Precipitate Growth and Coarsening in Ternary Alloys
Bhaskar, Mithipati Siva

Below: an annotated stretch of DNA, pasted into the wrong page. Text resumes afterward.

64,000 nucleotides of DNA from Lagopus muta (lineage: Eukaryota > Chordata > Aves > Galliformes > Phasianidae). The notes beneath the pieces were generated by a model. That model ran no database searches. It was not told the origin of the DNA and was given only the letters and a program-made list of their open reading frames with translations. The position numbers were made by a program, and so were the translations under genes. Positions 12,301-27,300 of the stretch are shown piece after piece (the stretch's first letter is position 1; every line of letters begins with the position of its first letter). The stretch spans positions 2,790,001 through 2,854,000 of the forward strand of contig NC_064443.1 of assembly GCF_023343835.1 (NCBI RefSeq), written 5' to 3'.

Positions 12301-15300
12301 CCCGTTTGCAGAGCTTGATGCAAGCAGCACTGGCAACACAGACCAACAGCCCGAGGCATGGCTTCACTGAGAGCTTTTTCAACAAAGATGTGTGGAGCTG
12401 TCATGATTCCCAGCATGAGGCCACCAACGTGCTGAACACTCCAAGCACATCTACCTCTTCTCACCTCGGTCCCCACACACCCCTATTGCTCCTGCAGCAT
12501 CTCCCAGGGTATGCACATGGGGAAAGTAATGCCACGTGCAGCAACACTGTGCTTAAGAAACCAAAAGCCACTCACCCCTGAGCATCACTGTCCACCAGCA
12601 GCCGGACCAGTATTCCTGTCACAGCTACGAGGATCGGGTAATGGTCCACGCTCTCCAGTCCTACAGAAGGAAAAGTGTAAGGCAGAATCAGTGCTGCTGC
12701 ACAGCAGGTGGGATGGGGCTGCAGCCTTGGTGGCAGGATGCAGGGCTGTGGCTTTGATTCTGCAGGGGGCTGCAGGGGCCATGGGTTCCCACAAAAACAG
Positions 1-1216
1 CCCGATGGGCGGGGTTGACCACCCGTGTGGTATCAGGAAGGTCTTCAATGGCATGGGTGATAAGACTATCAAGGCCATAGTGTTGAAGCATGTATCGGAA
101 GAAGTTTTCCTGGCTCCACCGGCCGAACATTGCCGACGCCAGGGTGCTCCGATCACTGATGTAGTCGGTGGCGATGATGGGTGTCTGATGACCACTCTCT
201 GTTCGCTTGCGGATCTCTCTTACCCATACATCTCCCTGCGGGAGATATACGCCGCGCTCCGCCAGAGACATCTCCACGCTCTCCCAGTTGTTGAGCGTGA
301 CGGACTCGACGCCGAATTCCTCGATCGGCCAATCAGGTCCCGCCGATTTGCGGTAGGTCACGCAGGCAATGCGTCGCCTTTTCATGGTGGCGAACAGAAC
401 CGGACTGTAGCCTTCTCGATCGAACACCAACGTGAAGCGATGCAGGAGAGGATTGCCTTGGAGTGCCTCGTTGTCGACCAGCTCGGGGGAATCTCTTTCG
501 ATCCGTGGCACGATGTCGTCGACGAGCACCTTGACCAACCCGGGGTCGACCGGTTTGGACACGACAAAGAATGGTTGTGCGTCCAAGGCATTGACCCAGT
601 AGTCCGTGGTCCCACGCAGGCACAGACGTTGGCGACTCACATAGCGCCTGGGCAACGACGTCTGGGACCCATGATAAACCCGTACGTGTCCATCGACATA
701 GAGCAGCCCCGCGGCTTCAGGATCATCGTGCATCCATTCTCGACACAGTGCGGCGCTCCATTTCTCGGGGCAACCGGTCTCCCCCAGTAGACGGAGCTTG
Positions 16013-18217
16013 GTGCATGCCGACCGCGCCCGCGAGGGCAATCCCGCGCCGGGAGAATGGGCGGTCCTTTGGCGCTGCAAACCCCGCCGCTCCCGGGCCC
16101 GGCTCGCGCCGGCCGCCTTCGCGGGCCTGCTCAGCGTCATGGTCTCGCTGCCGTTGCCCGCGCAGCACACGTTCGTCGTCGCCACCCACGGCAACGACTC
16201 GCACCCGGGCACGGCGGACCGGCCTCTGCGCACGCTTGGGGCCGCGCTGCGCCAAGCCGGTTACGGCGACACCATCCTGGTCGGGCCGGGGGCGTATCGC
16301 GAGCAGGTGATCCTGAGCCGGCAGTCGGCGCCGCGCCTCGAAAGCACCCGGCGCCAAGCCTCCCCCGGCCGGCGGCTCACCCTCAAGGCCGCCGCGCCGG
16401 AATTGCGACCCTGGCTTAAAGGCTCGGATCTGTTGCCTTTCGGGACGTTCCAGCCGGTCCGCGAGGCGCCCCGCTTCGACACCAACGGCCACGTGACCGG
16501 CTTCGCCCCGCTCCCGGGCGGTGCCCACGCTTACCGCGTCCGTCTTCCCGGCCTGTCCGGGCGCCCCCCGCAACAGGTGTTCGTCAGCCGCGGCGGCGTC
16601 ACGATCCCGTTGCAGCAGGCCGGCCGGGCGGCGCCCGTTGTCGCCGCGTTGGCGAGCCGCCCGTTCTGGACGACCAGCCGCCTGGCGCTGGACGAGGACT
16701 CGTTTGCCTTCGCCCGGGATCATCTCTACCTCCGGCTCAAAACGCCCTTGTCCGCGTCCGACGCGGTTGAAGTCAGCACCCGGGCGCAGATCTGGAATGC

MetadataShow full item record